There are two misleading ideas (espoused theories) about how architects and designers make decisions.
According to classical decision theory (Herbert Simon), one or more designers develops a series of alternative options, working collaboratively or in competition, and then the design team or the client selects the one that best fits the requirements. This approach may not yield a perfect solution (optimizing) but hopefully produces a good enough solution (satisficing).
Although this approach is used in some design fields, it is unusual in the enterprise space for a designer or design team to produce more than one solution. In the event that the first option is not good enough, the design protocol allows for something called iteration, which seems to repeat certain design steps until a good enough solution is produced.
But in this context the word iteration is misleading. In computer science, the word simply means repeating an action until some condition is met. It is not always possible to determine in advance whether a given iteration will ever terminate - this is known as the Halting Problem.
In design, however, the word iteration seems to refer to something more like backtracking - undoing or discarding some work and trying something different. Designers are generally not taught to backtrack properly. Instead, they learn to avoid backtracking at all costs, and the little backtracking loop on the design protocol comes to be regarded as a safety feature one hopes never to use. (Unless you can blame someone else for changing the requirements or constraints.)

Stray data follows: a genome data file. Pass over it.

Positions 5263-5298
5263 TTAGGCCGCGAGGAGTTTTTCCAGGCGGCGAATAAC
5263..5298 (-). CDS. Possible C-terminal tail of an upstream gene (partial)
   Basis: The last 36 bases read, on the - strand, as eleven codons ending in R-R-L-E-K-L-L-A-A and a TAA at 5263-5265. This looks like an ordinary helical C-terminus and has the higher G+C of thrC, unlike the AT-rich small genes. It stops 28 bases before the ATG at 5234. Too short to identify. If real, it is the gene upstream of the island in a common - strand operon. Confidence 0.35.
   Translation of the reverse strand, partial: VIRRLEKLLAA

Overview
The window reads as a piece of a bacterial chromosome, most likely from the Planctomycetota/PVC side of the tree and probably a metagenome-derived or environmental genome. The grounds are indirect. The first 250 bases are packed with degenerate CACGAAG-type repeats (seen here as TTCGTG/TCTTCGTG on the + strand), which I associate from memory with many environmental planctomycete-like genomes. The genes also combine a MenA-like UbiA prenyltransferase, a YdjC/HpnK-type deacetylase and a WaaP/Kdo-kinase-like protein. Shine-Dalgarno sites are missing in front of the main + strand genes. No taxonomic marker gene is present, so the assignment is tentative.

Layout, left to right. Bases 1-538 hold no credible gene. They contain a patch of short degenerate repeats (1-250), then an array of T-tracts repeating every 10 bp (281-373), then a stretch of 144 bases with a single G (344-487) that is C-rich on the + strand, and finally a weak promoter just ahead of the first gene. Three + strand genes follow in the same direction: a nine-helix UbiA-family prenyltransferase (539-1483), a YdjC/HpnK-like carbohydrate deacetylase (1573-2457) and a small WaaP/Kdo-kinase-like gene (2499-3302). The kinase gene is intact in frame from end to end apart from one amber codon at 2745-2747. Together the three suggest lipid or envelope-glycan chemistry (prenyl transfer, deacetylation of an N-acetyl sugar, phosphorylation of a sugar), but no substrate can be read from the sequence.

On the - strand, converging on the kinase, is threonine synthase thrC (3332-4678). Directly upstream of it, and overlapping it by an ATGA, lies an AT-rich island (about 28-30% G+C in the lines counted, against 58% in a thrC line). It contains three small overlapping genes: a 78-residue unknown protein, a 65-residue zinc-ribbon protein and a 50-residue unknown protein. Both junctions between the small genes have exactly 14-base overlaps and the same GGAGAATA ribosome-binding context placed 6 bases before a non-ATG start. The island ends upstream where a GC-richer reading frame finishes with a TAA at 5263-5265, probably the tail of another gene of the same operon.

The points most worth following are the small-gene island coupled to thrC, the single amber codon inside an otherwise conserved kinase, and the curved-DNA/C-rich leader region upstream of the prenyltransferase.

Furthermore, backtracking is popularly seen as a sign of design inexperience or incompetence, and designers who fail to produce a good enough design at the first attempt may try to conceal this fact. Consequently any backtracking that does occur tends to lack visibility and transparency, and hardly any useful learning takes place.
This suppression of backtracking may be one of the reasons why we are surrounded by designs and architectures that aren't very good.
See also Meaning of Iteration (Sept 2012)